Sunday, December 1, 2013

For Such A Time As This

In the last few weeks, I’ve gone to two different training sessions, and heard the same message, told in different ways. The first came a few weeks ago, when writer, theologian, and public intellectual Dr. Os Guinness came to Metrowest. He spoke at Medway Village church in the evening, but earlier in the day he spoke at a luncheon that Dan, Bill, and I were able to attend. He spoke about how we live in an Augustinian moment, a period very similar to the end of the Roman Empire, where the old age is passing away, and the direction of culture turns, and a new cultural reality arises. After a 500 year era of Christian western domination, the old age is breaking down, and something new is arising. We know this, every day we are being reminded that the ground of culture is changing. We feel it all the time and we’ve talked about this as a church. Dr. Guinness went on to argue that we need to be teaching Christians how to wrestle with the big questions, the abstract questions of “how then shall we live”, and raising up followers of Christ who can speak to the great questions and think through how we should think about these new cultural realities as Christians. And we need to be raising up Christians who can move to the centers of culture and be leaders who create networks that impact the world, while at the same time approaching things as Christians who remember that God works in His own ways, leads through the Spirit, works through surprising reversals (such as the one we see in the life of Paul), and works as we aim for His glory (The glory of God is always our goal). He said much, much more, but this was the key thing that stuck with me. By and large, I think he’s right.
 
The next meeting came a week and a half later, with Glynis LaBarre, the coordinator of the Missional Church Learning Experience (MCLE) that our church has been invited to take part in. She too spoke about the fact that the world is going through change, rapid change. She got at things differently than Dr. Guinness. She looked at things through more of a technological lens to explain why it has happened. She spoke about the fact that we have seen more technological innovation since 1900 than in all of recorded history before, and all of this has changed the way that we think and live and interact as a society. Coupled with changes in societal changes, it’s been a potent mix of culture shock for many, and certainly for the church. And she pointed out, it’s speeding up, the rate of change is increasing. She gave many examples, including the rise of nanotechnology and the exponential advances in medicine (for example we can take stem cells, and grow back lost organs). The rate is increasing. She said other things, but you see the point, considering that we now have cars that stop themselves to keep you out of an accident.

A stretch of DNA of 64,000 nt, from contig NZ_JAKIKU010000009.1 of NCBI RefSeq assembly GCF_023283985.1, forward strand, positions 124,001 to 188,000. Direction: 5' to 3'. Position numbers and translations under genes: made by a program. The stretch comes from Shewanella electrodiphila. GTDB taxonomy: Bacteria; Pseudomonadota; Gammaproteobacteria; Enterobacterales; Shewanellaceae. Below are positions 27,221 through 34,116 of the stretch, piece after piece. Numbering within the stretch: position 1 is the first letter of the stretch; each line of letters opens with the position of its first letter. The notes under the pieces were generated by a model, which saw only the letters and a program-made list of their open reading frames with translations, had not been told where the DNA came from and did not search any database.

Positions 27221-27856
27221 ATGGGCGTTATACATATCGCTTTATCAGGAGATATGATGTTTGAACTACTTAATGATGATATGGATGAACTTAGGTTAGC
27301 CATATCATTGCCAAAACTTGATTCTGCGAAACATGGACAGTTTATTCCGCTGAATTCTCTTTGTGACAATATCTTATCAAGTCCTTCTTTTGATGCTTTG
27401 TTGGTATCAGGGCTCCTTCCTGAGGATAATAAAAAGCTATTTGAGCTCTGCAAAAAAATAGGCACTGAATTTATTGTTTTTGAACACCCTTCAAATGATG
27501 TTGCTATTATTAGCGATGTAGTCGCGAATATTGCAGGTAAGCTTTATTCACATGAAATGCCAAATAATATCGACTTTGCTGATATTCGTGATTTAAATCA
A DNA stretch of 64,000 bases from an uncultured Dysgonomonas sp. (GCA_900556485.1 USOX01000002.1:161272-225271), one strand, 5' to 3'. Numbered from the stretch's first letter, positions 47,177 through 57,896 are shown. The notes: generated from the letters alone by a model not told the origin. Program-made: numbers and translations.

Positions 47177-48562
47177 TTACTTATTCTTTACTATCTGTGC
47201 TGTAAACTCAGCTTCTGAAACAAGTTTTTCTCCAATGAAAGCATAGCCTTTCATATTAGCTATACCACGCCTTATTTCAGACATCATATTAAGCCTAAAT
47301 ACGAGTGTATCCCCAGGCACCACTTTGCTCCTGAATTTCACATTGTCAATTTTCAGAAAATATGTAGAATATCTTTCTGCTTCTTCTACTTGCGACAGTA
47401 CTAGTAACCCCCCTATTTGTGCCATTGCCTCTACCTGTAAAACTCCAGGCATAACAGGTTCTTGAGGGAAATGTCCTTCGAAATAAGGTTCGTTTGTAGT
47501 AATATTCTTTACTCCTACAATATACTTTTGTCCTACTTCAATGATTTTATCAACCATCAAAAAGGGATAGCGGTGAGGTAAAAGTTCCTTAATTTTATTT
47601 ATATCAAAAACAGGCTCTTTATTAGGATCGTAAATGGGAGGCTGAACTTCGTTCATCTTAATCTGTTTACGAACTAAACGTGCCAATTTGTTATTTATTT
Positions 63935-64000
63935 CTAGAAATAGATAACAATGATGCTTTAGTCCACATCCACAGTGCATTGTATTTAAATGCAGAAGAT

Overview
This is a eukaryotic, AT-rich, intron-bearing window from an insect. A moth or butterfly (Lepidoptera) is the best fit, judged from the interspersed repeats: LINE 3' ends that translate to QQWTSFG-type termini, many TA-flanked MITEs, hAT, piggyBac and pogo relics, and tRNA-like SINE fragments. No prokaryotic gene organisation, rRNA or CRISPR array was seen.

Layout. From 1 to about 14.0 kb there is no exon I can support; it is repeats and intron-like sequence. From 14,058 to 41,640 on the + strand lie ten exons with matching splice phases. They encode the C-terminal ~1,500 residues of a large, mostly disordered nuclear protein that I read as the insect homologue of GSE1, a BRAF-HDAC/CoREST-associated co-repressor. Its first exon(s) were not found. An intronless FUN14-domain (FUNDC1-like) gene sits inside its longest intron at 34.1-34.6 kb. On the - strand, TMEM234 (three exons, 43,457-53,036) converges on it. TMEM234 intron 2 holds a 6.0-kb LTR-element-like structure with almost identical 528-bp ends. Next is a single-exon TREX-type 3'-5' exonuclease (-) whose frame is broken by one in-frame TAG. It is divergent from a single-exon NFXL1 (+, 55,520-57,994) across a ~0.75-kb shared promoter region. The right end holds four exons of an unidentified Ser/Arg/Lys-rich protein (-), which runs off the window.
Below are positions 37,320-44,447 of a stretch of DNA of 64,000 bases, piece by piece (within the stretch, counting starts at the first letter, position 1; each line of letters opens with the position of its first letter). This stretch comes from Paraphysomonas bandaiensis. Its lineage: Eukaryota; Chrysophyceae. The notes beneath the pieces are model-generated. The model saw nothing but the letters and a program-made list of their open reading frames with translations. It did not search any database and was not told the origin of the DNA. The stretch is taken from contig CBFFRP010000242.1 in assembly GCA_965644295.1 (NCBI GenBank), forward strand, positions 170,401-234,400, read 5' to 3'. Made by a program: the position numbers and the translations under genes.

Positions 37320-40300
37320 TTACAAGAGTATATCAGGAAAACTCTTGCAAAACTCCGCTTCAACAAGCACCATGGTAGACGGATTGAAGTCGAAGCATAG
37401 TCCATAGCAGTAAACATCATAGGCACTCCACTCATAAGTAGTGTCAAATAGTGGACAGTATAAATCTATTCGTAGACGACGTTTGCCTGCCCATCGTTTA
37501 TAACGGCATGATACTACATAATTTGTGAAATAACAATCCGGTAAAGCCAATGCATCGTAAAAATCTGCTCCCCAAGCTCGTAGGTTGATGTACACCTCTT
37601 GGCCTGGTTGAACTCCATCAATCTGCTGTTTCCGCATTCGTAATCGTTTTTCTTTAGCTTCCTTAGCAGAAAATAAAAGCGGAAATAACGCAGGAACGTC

Just as the world shifted in the period of Augustine with the fall of the Roman Empire, the world is shifting and changing, and no one knows what will be birthed. But in some ways, it doesn’t matter. That’s for the historians to sort out. Our duty is to be at work for God in this time and in this place. I’ve been thinking about the Esther story lately. If you look in the book of Esther, you see a series of chaotic events lead to this unknown woman getting made queen, at the same time that Haman (a man who hates her uncle and all the Jews), comes to power. And as the story unfolds, it becomes clear that all along God was preparing her for “such a time as this" He orchestrated things so that she might work for His aims and His glory. And it’s not easy. She flinches as she faces the challenge, because of its immense risk; she’s risking her very life for this. But in the end, she dives in, saying “if I perish, I perish”. Behind that is a resolution to face the —> challenge, and do what she has to do, laying every-thing on the line and taking the risks that she needs to take so that God’s will may be done. The result is something completely beyond her own power; through her, her people are saved.
 
The same call lays before us. If God truly governs the affairs of men, and if God is truly sovereign, it is fair and right to say that God is behind this massive shift, and that He is working in and through it, and therefore it is also fair to say that this means something truly profound for us. We are not here by accident. Just as God called Esther for such a time as this, He has called us for such a time as this.